Friday, May 25, 2007

Canberra: ‘Health and Public Safety in Water Purification’ report

We have been discussing Canberra’s Water2Water proposal to develop an indirect potable water recycling scheme in some detail on this blog recently.

The proposal’s appointed Expert Panel on Health released their Issues Paper 'Health and Public Safety in Water Purification' today.

I recommend downloading a copy of the report from the above link. However, hopefully I wont find myself in any trouble over copyright for posting the executive summary below.

I’d be keen to discuss the issues addressed.



Executive Summary

This issues paper has been prepared by the Expert Panel on Health (EPoH) to assist the community in understanding the nature of ACTEW’s Water2WATER proposal for water purification from the Lower Molonglo Water Quality Control centre (LMWQCC), to supplement Canberra’s drinking water supply.

It considers the present drinking water quality and treatment in Canberra and the safety issues that arise from wastewater purification for supplementing existing drinking water sources. It is not the role of this panel to consider water resource or environmental issues.

Canberra has a water reticulation system supplied with treated drinking water by two water treatment plants (WTPs), the older Googong plant and the new Mt Stromlo plant. Both use well tried and validated treatments to provide water that meets the Australian Drinking Water Guidelines (NHMRC, 2004). Both plants have enhanced capacity to treat variable quality raw water by dissolved air flotation (DAF). The Googong plant now also has capacity for powdered activated carbon treatment, and the Mt Stromlo water treatment plant is shortly to be further developed by ultraviolet light disinfection.

The quality of the discharge from the LMWQCC into the river system is monitored as a requirement of its authorisation from the ACT Environment Protection Agency. The water currently is substantially better than the required quality. However the qualities that are measured are basic, and will need to be vastly expanded to include a wider range of health-related parameters if Water2WATER is to proceed. These monitoring measures will need to include a range of pathogens and endocrine disruptors together with other components of discharge waters.

The Panel has received details of three proposed treatment train options for water purification from ACTEW. These options are each in use overseas and produce purified water that complies with the relevant regulations for drinking water quality.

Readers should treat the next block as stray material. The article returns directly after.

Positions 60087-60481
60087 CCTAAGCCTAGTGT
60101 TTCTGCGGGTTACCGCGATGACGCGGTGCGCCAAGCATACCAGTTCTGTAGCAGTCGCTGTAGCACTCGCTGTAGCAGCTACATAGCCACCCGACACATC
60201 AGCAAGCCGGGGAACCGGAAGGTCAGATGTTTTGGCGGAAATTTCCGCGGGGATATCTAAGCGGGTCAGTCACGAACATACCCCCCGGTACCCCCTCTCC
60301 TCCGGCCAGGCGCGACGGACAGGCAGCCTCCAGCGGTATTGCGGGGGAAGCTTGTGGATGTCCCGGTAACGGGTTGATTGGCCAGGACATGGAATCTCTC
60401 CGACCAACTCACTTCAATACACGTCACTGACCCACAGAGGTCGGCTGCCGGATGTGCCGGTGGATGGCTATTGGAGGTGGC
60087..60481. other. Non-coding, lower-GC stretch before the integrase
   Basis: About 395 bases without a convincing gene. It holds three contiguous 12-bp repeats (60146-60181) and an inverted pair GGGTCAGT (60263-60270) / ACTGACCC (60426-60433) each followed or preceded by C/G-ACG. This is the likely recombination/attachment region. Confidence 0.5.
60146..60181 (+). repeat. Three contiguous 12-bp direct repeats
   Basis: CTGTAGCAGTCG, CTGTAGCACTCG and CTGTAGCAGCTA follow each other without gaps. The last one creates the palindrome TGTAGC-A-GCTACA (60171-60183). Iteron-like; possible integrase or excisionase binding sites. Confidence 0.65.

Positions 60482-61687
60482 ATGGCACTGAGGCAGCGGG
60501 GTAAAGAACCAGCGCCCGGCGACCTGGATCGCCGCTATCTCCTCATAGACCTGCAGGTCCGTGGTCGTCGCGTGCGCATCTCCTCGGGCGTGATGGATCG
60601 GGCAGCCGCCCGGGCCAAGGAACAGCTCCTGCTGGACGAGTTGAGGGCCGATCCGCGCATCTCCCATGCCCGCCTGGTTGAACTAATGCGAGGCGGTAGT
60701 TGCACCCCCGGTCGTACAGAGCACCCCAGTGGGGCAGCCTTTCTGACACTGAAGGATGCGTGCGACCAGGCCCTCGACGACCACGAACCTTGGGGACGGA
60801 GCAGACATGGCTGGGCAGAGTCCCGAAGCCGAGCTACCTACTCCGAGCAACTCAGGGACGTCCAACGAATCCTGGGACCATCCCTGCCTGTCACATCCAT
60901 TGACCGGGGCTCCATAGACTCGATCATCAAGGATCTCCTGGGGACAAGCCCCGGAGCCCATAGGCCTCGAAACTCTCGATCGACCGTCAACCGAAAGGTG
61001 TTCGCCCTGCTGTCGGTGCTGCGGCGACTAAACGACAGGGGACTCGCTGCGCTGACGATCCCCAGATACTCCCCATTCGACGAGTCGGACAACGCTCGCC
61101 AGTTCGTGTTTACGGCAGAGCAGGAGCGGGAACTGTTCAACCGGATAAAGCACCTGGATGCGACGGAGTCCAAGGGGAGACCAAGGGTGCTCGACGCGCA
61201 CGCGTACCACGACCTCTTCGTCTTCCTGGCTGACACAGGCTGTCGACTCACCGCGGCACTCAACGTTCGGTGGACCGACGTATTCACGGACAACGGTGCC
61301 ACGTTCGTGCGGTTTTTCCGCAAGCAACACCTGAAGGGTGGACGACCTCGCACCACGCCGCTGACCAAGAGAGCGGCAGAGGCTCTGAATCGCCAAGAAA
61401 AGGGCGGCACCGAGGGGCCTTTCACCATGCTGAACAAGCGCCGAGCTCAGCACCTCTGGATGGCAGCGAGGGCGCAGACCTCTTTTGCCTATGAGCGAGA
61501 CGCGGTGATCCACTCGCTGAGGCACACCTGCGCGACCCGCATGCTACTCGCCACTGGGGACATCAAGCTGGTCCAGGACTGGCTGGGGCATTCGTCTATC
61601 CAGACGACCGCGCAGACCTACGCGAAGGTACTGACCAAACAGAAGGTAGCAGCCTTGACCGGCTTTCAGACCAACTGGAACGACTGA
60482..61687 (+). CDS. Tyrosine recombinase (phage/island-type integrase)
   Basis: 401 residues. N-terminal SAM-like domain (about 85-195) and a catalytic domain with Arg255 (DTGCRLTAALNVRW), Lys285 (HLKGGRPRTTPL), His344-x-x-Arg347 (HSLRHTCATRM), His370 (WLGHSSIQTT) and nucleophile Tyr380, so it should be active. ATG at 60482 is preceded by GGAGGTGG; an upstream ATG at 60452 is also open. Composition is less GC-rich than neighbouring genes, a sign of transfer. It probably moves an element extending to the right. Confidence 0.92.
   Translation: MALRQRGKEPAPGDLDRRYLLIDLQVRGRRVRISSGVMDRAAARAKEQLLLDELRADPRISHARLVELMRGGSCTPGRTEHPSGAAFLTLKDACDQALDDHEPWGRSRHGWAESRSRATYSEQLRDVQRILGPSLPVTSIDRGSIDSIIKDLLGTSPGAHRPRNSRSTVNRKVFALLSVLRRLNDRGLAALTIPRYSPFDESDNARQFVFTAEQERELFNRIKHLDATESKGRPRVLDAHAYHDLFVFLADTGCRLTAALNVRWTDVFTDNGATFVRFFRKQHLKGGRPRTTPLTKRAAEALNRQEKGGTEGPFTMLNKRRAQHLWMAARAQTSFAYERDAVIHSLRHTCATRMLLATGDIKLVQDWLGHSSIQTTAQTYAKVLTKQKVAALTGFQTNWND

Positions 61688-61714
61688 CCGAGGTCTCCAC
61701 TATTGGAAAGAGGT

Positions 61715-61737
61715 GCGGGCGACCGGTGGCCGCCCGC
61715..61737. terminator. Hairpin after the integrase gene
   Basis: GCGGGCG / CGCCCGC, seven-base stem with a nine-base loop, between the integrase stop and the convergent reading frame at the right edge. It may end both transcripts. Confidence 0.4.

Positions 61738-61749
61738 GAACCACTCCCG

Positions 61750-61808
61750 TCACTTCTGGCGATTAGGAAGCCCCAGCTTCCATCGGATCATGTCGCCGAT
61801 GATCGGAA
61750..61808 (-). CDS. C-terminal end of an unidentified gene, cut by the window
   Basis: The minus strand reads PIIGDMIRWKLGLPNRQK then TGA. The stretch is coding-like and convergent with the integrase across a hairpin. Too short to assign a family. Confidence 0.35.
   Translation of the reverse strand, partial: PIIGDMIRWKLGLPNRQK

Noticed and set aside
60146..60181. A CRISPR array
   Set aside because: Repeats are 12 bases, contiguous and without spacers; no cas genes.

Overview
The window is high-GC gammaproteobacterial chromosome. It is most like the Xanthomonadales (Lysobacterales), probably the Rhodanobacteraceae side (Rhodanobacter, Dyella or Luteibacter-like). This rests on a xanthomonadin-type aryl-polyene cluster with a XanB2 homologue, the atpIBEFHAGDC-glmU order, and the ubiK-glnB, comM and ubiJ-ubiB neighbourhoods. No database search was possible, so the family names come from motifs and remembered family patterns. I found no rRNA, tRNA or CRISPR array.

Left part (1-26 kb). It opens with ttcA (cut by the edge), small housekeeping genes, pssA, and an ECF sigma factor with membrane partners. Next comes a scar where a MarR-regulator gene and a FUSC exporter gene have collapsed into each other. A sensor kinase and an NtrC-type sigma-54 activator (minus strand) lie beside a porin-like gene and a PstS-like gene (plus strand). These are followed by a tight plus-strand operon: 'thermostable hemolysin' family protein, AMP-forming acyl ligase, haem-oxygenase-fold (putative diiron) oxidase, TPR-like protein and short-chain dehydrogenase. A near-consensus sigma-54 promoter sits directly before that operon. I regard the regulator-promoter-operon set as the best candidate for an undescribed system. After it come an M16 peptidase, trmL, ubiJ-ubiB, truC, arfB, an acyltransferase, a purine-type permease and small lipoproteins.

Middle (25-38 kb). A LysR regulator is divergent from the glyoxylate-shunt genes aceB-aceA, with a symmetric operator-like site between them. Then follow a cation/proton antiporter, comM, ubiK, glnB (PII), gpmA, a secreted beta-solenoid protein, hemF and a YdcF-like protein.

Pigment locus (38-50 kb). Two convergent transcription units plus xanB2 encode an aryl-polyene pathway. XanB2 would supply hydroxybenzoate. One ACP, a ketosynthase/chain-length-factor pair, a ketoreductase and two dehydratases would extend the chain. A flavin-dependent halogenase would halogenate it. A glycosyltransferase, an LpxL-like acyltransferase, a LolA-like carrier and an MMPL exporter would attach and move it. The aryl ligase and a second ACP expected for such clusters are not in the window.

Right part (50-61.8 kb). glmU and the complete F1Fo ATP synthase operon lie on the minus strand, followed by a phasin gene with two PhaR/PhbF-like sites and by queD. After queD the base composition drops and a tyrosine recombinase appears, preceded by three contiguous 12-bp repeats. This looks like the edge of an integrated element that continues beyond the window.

The suggested mechanism for transferring the purified water into the Cotter reservoir is to allow it to flow down an existing creek, which may incorporate a wetland. At present the Cotter reservoir has limited capacity, which would only provide a short residence time for the water. The multiple barrier approach to water safety would be enhanced by an enlarged Cotter reservoir, with higher water residence time. This provides a safety element in the treatment sequence and an opportunity for natural pathogen reduction.

The quality of the purified water from the proposed plant is crucial to the health and safety of the community, and must not be compromised. To ensure this the Panel expects ACTEW to have Hazard Analysis and Critical Control Point (HACCP) accreditation for both the new water purification plant and for the existing LMWQCC. A extensive sampling and monitoring program will be required, with the purified water to meet the Guideline Values for the existing Australian Drinking Water Guidelines and also the requirements of the recycling water guidelines for potable reuse, which are under development. The quality of purified water would be subject to ACT Health regulatory audits, with an external audit carried out at specified intervals.

The studies of health risks from purified water reuse overseas have been few, due to recent adoption of the technology. A review of the available material concluded that no clear deleterious health risks have been observed.

The community views on the Water2WATER proposal have received considerable public and media interest and a number of health issues have been raised. These include water security and the need for water, types of contaminants in recycled water, health effects of contaminants, efficacy of water purification technologies, the treatment train and its use elsewhere, risks for people with special health needs, adequacy of monitoring and the regulatory framework.

The panel has released two communiqués reporting on its meetings, and has encouraged contact through its website. The views expressed by the public will be considered in preparation of the final report, due at the end of June.

2 comments:

suspicious said...

interesting to see Ian Law ex-CH2M Hill has squirrelled his way in there.

suspicious said...

The studies of health risks from purified water reuse overseas have been few, due to recent adoption of the technology. A review of the available material concluded that no clear deleterious health risks have been observed.

At least they admit there are few studies and it is new technology

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